I make the arduous trek up and out of the canyon, the sun beating down on me, when I find a third Society member waiting to greet me with an embrace under the shade of a tree. Her name is Autumn Joy, and she begins with her clipboard, asking me the same series of questions that Brother did. The answers come quicker this time, though they are not necessarily the same as before. Autumn Joy begins to inspect my body, instructing me to raise my arms towards the sky and I might, she suggests, actually touch it. She hesitates at my ankle and a shadow crosses her face. “Did you see Eric?” she asks, clearly sensing that something is wrong. I say I did and she brushes it off, but her energy never fully returns to the open friendliness that it was at the start. She asks me my name. Then she asks me what I wish my name was. I pause at this, not knowing what to say, then spit out the first name I can think of: Ken. The name of my grandfather and my uncle. I wonder at the significance of family legacy that subconsciously led me to pick this.
Autumn Joy now begins to play with me. She asks me to show her how Ken acts. How Ken stands. How Ken laughs. “Laugh Ken, keep laughing! That’s it, Ken. Now give me a really deep laugh, keep going! That’s it, Ken, you’re SO funny, Ken, you’re SO funny, now give me an evil laugh, a really evil laugh, that’s good, Ken, that’s SO good.” Autumn Joy continues to spur me on, demanding that I continue laughing. Sometimes the laughs are forced, sometimes genuine at the ridiculousness of the situation, sometimes intentional but in the spirit of fun. But eventually the laughter develops into something truly uncomfortable. Something changes in Autumn Joy as her tone gets harsher, more condescending, more callous. She demands laughter, but with no joy. She seems to want me to feel uncomfortable. And she’s getting what she wants.
Then suddenly it’s over. Autumn Joy has returned and congratulates me on all I have done today. She ties a white string around my wrist that signifies I am at last a member of the Society: level seven. I put my earbuds back in and begin the final leg of my journey.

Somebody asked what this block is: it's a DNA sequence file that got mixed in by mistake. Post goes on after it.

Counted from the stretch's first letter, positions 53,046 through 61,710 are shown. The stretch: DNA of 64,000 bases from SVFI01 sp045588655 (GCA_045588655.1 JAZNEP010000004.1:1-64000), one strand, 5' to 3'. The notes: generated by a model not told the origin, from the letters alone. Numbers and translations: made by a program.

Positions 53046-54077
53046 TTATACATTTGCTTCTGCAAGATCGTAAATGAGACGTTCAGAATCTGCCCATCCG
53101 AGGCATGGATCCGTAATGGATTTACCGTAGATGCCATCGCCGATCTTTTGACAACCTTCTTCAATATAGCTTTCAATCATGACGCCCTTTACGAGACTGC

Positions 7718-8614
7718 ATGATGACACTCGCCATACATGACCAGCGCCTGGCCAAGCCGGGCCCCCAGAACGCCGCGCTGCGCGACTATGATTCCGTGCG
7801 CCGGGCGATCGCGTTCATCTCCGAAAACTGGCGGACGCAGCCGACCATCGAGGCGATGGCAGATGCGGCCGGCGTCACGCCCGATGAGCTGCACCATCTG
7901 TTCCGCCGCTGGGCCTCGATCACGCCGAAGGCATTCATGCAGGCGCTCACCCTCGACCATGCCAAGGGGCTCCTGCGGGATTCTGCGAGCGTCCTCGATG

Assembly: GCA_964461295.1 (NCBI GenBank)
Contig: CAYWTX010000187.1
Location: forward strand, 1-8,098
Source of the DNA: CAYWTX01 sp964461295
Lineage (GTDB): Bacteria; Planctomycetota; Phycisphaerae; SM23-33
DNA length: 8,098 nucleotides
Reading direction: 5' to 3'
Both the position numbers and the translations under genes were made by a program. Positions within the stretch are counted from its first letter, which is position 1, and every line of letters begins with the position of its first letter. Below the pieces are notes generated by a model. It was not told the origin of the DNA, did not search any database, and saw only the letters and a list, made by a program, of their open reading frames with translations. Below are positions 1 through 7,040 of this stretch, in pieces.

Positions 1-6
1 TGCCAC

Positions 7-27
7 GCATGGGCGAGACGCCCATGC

What is your body? What is your sweat? Your ache? Your pain? Do you control it? How much control? Can you control control? Can you find in yourself your psycho-physical center? Don’t just tell us it’s your brain. We know it’s your brain. Where is it really?
The guide whispering in my ear makes me laugh as she anticipated the answer I gave both Autumn Joy and Brother. The last of the horns, strings, opera, and, underneath it all, the muted cries of a woman in distress, carry me back to my car. As I once again move through this residential neighborhood I wave and nod to the people who are working in their yard as I pass by. I look behind me at the distant hills and see my fellow seekers still in progress. I think about all of these people. Me, my friends, the joggers, the home owners, the Society. We each set out today on our own unique path. Some were connected to this event, others weren’t. Regardless, we are all connected. By our presence in this shared place. This shared world. Bound by our shared existence. Bound by our sweat.
This is what the Society is all about. While most experiences invite you to enter another world of their own making, this feels like something wholly different. The Society has entered our world, confidently occupying it alongside us and challenging us to see it and ourselves in a new way. The Mountain still seems far away, but gradually we will climb, level by level, up, up, up. Rather than claiming to immerse us, the Society instead gently, beautifully reminds us of something we often take for granted: in this world, in our skin, we are already immersed.
I love them already.
If you’d like to continue along with the journey of The Society, please join their Slack Board, or their Sub-Reddit, and follow The Society and The Boanthropic on Instagram. Also read our interview with a liaison of The Society, to learn more about the group that supposedly has the Moon Child, and continue to keep eye on Haunting for more updates.
Thank you to Cara Mandel and Taylor Winters for the above images.